What Constitutes A Supporting Performance?

Category fraud is something that is continuing to run rampant through awards season. Even after last year, where Rooney Mara and Alicia Vikander were controversially pushed for Supporting Actress in spite of their performances being lead roles, we still have category fraud running rampant. We even have cases that are causing debate as to whether or not they really are cases of fraud like Dev Patel in Lion and Viola Davis in Fences. Even if they are playing lead characters, there is debate in the awards blogosphere as to whether they belong in the Lead categories because of their screentime and how focused the stories are on their characters.

Then, there are more blatant cases of fraud like Hugh Grant who is getting a Supporting Actor campaign for Florence Foster Jenkins. While Meryl Streep is the title character, Hugh Grant is a co-lead. In fact, he might be more of a lead than Streep as he has more screentime and the film focuses greatly on his emotional journey and need go let his wife live out her dream. In spite of him playing the supportive husband, it doesn't mean he is a supporting actor. I'm sure those running his Supporting Actor campaign realize that and I feel they tried to use his supportive role as an excuse to justify his placement.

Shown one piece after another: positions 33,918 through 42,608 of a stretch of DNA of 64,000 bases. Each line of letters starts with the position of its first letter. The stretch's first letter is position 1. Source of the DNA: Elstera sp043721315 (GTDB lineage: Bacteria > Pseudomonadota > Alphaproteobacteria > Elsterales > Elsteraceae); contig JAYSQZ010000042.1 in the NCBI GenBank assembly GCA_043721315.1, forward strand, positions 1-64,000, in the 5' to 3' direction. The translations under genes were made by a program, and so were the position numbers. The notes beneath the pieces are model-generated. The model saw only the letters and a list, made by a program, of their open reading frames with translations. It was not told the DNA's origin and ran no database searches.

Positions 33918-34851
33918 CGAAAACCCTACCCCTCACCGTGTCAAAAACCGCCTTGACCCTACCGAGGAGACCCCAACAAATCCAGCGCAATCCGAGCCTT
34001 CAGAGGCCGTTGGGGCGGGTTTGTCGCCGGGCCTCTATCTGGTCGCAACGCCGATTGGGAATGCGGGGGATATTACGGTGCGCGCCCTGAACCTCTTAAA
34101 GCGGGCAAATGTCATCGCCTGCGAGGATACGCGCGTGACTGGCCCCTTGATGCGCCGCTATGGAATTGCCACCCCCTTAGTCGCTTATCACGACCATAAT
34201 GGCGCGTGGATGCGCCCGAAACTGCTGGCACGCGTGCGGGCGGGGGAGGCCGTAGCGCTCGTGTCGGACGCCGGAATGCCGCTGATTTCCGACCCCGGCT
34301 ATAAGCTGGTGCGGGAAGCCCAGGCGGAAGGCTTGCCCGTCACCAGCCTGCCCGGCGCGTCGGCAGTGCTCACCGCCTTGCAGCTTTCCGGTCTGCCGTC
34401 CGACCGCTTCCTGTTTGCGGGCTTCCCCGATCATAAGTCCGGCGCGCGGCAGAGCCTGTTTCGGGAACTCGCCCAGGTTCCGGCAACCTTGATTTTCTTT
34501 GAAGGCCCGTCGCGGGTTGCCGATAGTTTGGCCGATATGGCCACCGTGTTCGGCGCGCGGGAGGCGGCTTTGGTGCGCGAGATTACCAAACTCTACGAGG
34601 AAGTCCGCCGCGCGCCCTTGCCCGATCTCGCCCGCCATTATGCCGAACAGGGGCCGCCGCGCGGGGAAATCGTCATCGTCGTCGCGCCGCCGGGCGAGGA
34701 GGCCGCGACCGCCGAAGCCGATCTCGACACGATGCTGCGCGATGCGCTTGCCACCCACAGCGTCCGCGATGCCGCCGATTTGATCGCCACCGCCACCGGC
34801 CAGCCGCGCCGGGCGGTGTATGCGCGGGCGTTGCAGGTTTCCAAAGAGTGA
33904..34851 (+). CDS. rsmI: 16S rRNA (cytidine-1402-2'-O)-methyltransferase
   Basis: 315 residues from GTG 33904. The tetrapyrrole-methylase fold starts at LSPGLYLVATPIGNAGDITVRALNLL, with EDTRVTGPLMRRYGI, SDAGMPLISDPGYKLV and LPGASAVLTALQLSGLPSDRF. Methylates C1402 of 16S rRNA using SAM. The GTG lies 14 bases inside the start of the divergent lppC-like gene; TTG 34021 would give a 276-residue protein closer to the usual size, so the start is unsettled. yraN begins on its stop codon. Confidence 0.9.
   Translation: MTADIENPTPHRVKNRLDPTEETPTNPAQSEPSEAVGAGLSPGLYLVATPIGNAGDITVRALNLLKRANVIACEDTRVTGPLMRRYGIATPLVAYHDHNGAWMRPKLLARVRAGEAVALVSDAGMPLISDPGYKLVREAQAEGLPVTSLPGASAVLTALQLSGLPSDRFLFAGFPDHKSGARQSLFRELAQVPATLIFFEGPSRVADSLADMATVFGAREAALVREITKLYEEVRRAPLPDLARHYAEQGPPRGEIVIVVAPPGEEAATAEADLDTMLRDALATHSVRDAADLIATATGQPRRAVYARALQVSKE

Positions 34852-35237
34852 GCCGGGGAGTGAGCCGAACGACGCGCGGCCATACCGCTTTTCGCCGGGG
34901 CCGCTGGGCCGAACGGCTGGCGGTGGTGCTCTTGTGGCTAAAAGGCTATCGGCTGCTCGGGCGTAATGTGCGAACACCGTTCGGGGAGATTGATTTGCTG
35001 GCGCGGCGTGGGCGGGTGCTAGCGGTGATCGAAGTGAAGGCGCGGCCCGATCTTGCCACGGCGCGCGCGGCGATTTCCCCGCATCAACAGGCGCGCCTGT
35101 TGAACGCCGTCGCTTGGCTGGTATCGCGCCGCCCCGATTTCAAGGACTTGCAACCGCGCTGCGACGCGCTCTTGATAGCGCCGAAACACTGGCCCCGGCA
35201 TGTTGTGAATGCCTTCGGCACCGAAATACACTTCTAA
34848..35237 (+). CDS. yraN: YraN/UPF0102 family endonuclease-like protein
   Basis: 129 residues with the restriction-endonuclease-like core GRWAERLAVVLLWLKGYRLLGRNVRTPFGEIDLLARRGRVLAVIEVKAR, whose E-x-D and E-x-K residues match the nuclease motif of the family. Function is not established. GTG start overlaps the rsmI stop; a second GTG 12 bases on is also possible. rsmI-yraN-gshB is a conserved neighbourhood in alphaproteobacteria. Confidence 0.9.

Compare him to Mahershala Ali in Moonlight. He only appears in the first third of the movie. But he not only supports the main character of Chiron but his absence lingers over the rest of the picture. One aspect of a supporting performance is when the actor makes the most within the constraints of his or her limited screen time.

Although the three actors playing Chiron (Alex Hibbert, Ashton Sanders, and Trevante Rhodes) have understandably gotten a Supporting Actor campaign push. They may be playing the lead character but they're not necessarily lead actors. They're supporting the main singular narrative which is unlike Hugh Grant in Florence Foster Jenkins. Grant can't be supporting the narrative because he IS the narrative.